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Problems with Insurance Reimbursement


My son has Aspergers, and I am having problems getting my insurer to pay for specialty medical treatments that should obviously be covered. Do you have any suggestion?


Unfortunately, this is not uncommon. I have found that parents with Aspergers (high functioning autistic) children not only have a tough enough time locating a good referral for either diagnosis or treatment of the disorder, but they also have problems with insurance reimbursement.

Sometimes, parents simply need to do some good old fashion “ranting and raving” to get things done – seriously! When parents are in HMO's and they are only offered low level assistance by therapists who don't know about Aspergers – it’s time to get tough.

Find out who in your area is an expert on Aspergers and demand that your insurer pay for that person (even if they are out of network). It’s up to YOU to make sure your insurers will pay! If you are in the U.S., ask your State Insurance Office to help you. Keep notes on all phone contacts with your insurer (always ask the name of the person you are talking to), and if you are getting nowhere, file a complaint with the State Insurance Office.

The Aspergers Comprehensive Handbook


Peter said...

I work in the insurance and benefits consulting industry, and I have a son with Asperger's. We did not have any issues with our insurance company in providing reimbursements for therapy visits and testing. You need to make sure that the correct diagnostic codes are used. With respect to "specialty medication", this term is often used for injectable, or biologic drugs, which are very expenseive. If the drug prescribed is for "off label" use -- meaning that it is being prescribed for a condition that it was not originally intended -- or if it is "experiemental" unfortunately, most insurance carriers will not cover it. You may want to check with your therapist for alternatives.

Anonymous said...

My 17 year old son who has aspergers , I'm a single parent finding it hard to deal with him, I dont get any support and Ive tried all the things that dont work... he has low self esteem and hasnt left the house or hardly his room for nearly a year... the mental health system said the only place they could possibly put him in is a mental heath unit.

Chelsea said...

I adopted 2 boys with Aspergers and HFAutism and they will both be on Medicaid till age 18. Medicaid won't cover all the therapies and groups they need, so how do I go about that?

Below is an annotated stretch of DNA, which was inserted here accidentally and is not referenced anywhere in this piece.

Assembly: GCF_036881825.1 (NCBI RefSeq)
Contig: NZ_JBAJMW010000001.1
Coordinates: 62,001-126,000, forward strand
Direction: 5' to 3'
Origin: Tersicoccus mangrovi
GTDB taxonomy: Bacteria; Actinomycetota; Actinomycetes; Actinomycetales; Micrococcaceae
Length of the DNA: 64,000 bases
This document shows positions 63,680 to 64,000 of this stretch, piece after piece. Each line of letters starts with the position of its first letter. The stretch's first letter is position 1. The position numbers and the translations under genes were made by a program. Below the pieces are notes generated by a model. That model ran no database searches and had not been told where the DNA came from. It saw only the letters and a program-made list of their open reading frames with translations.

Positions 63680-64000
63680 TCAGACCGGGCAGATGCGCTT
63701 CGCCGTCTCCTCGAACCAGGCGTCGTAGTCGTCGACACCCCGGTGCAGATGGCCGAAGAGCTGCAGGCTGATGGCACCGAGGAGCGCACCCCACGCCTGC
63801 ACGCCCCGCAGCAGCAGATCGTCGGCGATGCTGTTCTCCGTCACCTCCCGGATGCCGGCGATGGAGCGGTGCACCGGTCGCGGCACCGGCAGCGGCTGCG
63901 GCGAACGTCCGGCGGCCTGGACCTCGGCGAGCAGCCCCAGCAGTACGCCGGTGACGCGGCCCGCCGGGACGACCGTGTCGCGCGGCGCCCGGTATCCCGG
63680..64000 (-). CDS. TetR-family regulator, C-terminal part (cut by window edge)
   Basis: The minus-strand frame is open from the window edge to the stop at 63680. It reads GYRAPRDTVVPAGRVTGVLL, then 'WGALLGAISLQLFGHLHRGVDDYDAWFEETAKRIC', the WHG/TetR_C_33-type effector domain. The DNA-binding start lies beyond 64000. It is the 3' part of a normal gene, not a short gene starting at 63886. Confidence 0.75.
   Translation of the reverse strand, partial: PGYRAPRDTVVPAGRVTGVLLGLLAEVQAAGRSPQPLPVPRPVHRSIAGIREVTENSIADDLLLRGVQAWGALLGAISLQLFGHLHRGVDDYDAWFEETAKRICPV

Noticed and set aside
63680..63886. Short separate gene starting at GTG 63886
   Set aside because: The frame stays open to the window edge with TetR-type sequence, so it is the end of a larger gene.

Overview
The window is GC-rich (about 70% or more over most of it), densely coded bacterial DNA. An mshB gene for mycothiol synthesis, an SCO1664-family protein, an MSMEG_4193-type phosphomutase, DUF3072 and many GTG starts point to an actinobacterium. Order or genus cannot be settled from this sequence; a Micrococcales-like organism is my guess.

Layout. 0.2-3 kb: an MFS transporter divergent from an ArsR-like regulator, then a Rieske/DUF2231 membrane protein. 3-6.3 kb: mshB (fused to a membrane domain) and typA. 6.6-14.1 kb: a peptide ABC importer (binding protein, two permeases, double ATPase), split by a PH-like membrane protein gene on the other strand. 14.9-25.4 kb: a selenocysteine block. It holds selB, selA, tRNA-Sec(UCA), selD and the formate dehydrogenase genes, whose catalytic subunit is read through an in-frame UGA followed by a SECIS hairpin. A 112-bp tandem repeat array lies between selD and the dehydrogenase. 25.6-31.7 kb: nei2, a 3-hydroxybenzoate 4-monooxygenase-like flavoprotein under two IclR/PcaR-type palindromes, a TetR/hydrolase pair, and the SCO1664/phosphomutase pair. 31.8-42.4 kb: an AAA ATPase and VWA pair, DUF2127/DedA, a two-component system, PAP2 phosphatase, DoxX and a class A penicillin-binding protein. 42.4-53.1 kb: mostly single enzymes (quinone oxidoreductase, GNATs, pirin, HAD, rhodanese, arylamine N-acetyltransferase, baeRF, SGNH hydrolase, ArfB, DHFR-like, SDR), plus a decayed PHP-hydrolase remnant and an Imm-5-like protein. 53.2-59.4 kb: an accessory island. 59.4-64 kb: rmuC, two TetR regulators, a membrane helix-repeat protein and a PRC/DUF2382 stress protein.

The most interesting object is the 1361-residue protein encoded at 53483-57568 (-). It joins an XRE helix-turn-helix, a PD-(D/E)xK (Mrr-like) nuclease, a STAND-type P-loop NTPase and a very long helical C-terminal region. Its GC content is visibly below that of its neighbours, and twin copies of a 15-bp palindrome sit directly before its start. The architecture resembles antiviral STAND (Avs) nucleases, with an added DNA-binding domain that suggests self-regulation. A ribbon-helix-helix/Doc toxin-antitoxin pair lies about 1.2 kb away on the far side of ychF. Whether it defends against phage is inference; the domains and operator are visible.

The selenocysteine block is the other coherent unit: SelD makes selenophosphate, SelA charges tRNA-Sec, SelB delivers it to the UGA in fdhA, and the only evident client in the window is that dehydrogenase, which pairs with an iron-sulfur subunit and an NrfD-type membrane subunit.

My child has been rejected by his peers, ridiculed and bullied !!!

Social rejection has devastating effects in many areas of functioning. Because the ASD child tends to internalize how others treat him, rejection damages self-esteem and often causes anxiety and depression. As the child feels worse about himself and becomes more anxious and depressed – he performs worse, socially and intellectually.

Click here to read the full article…

How to Prevent Meltdowns in Children on the Spectrum

Meltdowns are not a pretty sight. They are somewhat like overblown temper tantrums, but unlike tantrums, meltdowns can last anywhere from ten minutes to over an hour. When it starts, the Asperger's or HFA child is totally out-of-control. When it ends, both you and your child are totally exhausted. But... don’t breathe a sigh of relief yet. At the least provocation, for the remainder of that day -- and sometimes into the next - the meltdown can return in full force.

Click here for the full article...

Parenting Defiant Teens on the Spectrum

Although Aspergers [high-functioning autism] is at the milder end of the autism spectrum, the challenges parents face when disciplining a teenager on the spectrum are more difficult than they would be with an average teen. Complicated by defiant behavior, the teen is at risk for even greater difficulties on multiple levels – unless the parents’ disciplinary techniques are tailored to their child's special needs.

Click here to read the full article…

Older Teens and Young Adult Children with ASD Still Living At Home

Your older teenager or young “adult child” isn’t sure what to do, and he is asking you for money every few days. How do you cut the purse strings and teach him to be independent? Parents of teens with ASD face many problems that other parents do not. Time is running out for teaching their adolescent how to become an independent adult. As one mother put it, "There's so little time, yet so much left to do."

Click here to read the full article…

Parenting Children and Teens with High-Functioning Autism

Two traits often found in kids with High-Functioning Autism are “mind-blindness” (i.e., the inability to predict the beliefs and intentions of others) and “alexithymia” (i.e., the inability to identify and interpret emotional signals in others). These two traits reduce the youngster’s ability to empathize with peers. As a result, he or she may be perceived by adults and other children as selfish, insensitive and uncaring.

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to read the full article...

Highly Effective Research-Based Parenting Strategies for Children with Asperger's and HFA

Become an expert in helping your child cope with his or her “out-of-control” emotions, inability to make and keep friends, stress, anger, thinking errors, and resistance to change.

Click here for the full article...